A Peruvian Christ Inspires Devotion in New York

Story and photos by Miluska Berrospi

At a procession in October celebrating a Peruvian painting of a dark-skinned Christ known as the "Lord of Miracles," many participants donned purple. In Peru, October is known as the Purple Month in honor of the icon.
At a procession in October celebrating a Peruvian painting of a dark-skinned Christ known as the “Lord of Miracles,” many participants donned purple. In Peru, October is known as the Purple Month in honor of the icon.

In the dictionary, purple is defined as a group of colors with hues between violet and red. For Peruvians the world over, however, purple signifies miracles, pride and, above all, faith—a faith rooted in centuries of devotion to a painting of a dark-skinned Christ, the “Lord of Miracles” (El Señor de los Milagros).

Each October, referred to by Peruvians as the Purple Month, a procession in honor of the icon wends its way through central Lima, drawing more than a half-million people. In many places around the world, from Madrid to Denver to New York, processions dedicated to this icon, also known as the “Purple Christ,” attract faithful followers of different nationalities.

The New York City procession, which drew an estimated 3,000 people on Oct. 18, has been a tradition since 1972. An annual mass is held at St. Patrick’s Cathedral, followed by the procession along 51st Street.

“I have been a follower of the Purple Christ for 36 years,” said Hugo Martinez, a 76-year-old retired mechanic who serves as first assessor to the Brotherhood of the Lord of Miracles in New York.

“The Purple Christ” dates to a mural painted around 1651 by an Angolan slave in Pachacamilla, a town on the outskirts of Lima. Painted on the rough surface of a decaying adobe shed, the painting is said to have appeared fresher, brighter—and sharper each day.

In 1655, a powerful earthquake struck Lima, leveling homes and killing hundreds of people. Yet, the frail wall with its mural remained, the only structure left standing in Pachacamilla. In the following two years, the painting survived three more earthquakes, each time emerging unscathed. The original painted wall survives to this day in the Church of the Nazarenas, which was built around it in Lima.

Stories of miracles have grown since. They are heard yearly amid the chanting of hymns and through the thick incense of the processions.

How did this painting from 1651 grow to influence people thousands of miles away?

Purple Christ procession“Saints are carried by immigrants: Irish brought their national patron St. Patrick; Mexicans, La Virgen de Guadalupe,” explains Prof. Gerardo Rénique, of the Department of History at City College of New York.

Many of these saints have been embraced by other communities, much the way St. Patrick’s Day is celebrated by a broad cross-section of New Yorkers. Next month, on Dec. 12, many members of New York’s Latino communities will join a parade honoring the Virgin of Guadalupe, the patron saint of Mexico. The parade will travel north from 14th Street and includes a mass at St. Patrick’s Cathedral.

Although the Purple Christ is a Peruvian icon, the procession in New York City included a mix of Americans, Mexicans, Australians, Ecuadoreans and Venezuelans.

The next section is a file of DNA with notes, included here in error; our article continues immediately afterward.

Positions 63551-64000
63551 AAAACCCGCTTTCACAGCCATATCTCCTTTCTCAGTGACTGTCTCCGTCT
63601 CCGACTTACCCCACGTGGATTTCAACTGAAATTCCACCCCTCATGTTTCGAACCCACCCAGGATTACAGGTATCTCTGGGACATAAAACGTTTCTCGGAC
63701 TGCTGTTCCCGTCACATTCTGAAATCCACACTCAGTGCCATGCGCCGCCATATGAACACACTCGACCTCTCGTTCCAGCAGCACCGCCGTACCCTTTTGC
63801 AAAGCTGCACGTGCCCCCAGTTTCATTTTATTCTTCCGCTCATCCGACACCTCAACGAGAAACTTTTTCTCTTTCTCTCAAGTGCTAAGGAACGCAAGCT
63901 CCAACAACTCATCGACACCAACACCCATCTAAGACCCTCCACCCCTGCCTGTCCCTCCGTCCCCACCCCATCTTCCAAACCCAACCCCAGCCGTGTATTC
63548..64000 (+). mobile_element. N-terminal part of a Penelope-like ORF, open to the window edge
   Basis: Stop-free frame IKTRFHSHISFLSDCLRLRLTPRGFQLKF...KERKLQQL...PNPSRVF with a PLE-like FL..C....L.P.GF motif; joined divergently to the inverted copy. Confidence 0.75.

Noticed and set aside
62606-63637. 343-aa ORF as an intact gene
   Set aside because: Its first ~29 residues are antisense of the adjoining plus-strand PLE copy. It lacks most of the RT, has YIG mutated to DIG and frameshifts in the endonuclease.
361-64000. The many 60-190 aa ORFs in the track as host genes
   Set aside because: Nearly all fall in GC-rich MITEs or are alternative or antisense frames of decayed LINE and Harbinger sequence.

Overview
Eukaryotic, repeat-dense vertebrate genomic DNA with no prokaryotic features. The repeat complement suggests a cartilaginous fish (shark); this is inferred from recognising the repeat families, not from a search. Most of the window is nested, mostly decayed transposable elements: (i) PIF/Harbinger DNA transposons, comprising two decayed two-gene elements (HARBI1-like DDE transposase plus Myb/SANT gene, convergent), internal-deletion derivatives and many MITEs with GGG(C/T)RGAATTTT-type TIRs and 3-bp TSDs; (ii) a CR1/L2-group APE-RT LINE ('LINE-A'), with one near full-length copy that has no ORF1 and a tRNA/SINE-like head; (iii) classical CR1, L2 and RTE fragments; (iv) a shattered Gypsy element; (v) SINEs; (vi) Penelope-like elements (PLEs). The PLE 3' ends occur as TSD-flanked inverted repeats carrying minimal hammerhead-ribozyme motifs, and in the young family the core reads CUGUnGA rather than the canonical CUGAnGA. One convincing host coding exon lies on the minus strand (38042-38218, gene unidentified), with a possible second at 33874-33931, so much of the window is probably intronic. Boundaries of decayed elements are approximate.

“I am Cuban, but I have an international heart,” quipped, Max Rodriguez, 63, of Long Island who served as a town trustee in the town of Hempstead. He proudly donned a purple habit for the procession. He says the Purple Christ saved his life. “In 2000, I had a heart attack. My blood pressure dropped. … It was really bad, but he brought me back to life,” explains Rodriguez as he headed inside St. Patrick’s on Oct. 18, where hundreds of people crowded the pews.

Purple Christ procession“Folk religion, religion of the people, such as El Señor de los Milagros, is the democratization of religion,” explains Prof. Ted A. Henken, who teaches Latin American studies at Baruch College. “It allows democratic action in that people have control, not far-away bishops or priests. Miracles exist because people want to believe in them, because they need an explanation for the unexplainable.”

Gina Masotto, a 50-year-old executive secretary of Italian and Spanish descent, is the beneficiary of one such unexplainable event. Four years ago, she was diagnosed with an autoimmune disorder, an abnormal functioning of the immune system. “I started experiencing rapid-hair loss,” She says. “I went to every kind of doctor you can imagine and they all said there was nothing that would make my hair grow. I am a woman, our hair is our pride and it was very traumatic. I started thinking I was better off dead than alive.”

Masotto was introduced to the Lord of Miracles through a co-worker who gave her a small stamp of the Purple Christ. A short while later, Masotto and her family began fervently praying to the stamp. “And then, my hair started growing,” she says. “I went from having 10 percent of my hair coming in to about 70 percent of my hair growing in.”

Doctors often cannot provide concrete explanations for these types of occurrences, and so people passionately adhere to their religious inclinations. “Science speaks one language, and religion speaks another,” says Professor Henken.

The power of faith transcends both regional and rational boundaries. All along the New York procession honoring the Purple Christ, tears of adoration could be seen streaming down the faces of hundreds of worshippers.